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DLS

  • 2 years ago

Matrix question!

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  1. DLS
    • 2 years ago
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    What is the adjoint of an adjoint matrix?

  2. DLS
    • 2 years ago
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    Is it the original matrix?

  3. shahara12
    • 2 years ago
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    The matrix formed by taking the transpose of the cofactor matrix of a given original matrix. The adjoint of matrix A is often written adj A

  4. cap_n_crunch
    • 2 years ago
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    It depends on your matrix for a \(2 \times 2\) matrix, it's the original matrix.

  5. DLS
    • 2 years ago
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    How and why?What about 3x3 one?why not?

  6. DLS
    • 2 years ago
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    @shubhamsrg That solves the IIT Main question,we had to take the adjoint of that ajdoint matrix then finally the determinant then equate it to the given value If i'm not wrong/

  7. cap_n_crunch
    • 2 years ago
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    For any other \(n \times n\) matrix it's \(\det(A)^{n-2} A\)

  8. DLS
    • 2 years ago
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    Its 3x3

  9. DLS
    • 2 years ago
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    I am given the adjoint of a matrix I want to find the original matrix.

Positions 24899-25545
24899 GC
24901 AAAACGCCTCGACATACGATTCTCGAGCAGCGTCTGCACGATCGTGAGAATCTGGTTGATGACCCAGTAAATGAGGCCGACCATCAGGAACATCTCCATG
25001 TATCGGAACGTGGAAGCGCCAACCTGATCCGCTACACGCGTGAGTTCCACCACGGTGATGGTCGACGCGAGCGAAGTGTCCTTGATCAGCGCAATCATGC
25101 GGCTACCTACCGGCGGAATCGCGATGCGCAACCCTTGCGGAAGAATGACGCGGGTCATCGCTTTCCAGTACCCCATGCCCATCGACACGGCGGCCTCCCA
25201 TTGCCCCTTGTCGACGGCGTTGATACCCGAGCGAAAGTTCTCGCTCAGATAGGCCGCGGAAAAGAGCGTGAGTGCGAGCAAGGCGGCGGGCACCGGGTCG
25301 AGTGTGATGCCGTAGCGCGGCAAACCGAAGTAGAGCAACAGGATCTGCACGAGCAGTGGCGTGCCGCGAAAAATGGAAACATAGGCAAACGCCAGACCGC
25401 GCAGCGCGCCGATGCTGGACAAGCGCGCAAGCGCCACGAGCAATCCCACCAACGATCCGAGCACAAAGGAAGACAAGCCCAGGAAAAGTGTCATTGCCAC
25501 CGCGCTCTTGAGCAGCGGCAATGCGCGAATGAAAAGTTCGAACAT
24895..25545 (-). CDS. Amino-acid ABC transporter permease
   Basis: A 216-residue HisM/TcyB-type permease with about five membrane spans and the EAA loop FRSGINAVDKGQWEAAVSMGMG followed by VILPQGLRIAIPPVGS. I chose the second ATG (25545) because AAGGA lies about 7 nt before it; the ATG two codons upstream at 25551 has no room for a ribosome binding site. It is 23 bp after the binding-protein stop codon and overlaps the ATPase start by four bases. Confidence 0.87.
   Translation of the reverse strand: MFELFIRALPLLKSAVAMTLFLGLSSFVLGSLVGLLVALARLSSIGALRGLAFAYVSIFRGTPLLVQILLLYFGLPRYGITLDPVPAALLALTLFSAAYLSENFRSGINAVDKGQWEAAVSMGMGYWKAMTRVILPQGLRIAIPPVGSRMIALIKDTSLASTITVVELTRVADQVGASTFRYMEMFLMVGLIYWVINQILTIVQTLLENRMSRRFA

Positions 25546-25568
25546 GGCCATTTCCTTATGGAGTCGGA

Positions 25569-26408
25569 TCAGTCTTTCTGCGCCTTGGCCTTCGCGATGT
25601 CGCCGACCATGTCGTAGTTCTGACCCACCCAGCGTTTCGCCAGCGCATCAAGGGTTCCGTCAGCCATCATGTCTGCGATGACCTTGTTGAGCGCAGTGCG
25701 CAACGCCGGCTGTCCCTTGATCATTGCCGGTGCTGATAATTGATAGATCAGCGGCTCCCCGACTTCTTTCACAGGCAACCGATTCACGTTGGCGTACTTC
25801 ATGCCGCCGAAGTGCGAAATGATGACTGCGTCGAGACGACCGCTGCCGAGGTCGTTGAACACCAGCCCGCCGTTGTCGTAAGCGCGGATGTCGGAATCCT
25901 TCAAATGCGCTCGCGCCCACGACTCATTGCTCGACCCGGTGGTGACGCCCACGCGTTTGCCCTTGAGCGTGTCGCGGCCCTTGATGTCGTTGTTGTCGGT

10. cap_n_crunch
    • 2 years ago
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    So if it's \(3 \times 3\) i could get slightly nasty :)

  11. cap_n_crunch
    • 2 years ago
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    But we know that \(\det(\text{adj}(A)) = \det(A)^{n-1}\)

  12. cap_n_crunch
    • 2 years ago
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    Which, for your case would mean: \[ \det(A) = \sqrt{\det(\text{adj}(A))} \]

  13. DLS
    • 2 years ago
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    :/

  14. cap_n_crunch
    • 2 years ago
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    Okay lets call your matrix \[\text{adj}(A) = G\]

  15. cap_n_crunch
    • 2 years ago
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    We know: \[ \underbrace{\text{adj}(G)}_{\text{adj}(\text{adj}(A))} = \det(A)^{n-2}A \] and \[ \det(G) = \det(A)^{n-1} \] So in your case it's \(3 \times 3\). Therefore we can write: \[ \det(G) = \det(A)^{3-1} = \det(A)^2 \] Which makes\[ \det(A) = \sqrt{\det(G)} \] Now we're coming back to our first formula: \[ \text{adj}(G) = \det(A)^{n-2} A \] We plug in the formula we got for \(\det(A):\)\[ \text{adj}(G) = \sqrt{\det(G)}^{n-2} A \] With \(n = 3\) it simplifies to: \[ \text{adj}(G) =\sqrt{\det(G)} A \] Finally, to get \(A\) we multiply \(\frac{1}{\sqrt{\det(G)}}\) on both sides: \[ \text{adj}(G) \frac{1}{\sqrt{\det(G)}} =\sqrt{\det(G)}\frac{1}{\sqrt{\det(G)}} A \] We can do some cancellations and end up with: \[ A = \frac{1}{\sqrt{\det(G)}} \text{adj}(G) = \frac{1}{\sqrt{\det(G)}} \text{adj}(\text{adj}(A)) \]

  16. DLS
    • 2 years ago
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    oh..well.....

  17. cap_n_crunch
    • 2 years ago
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    It looks complicated but try to understand it step by step. And if you struggle with anythink let me know.

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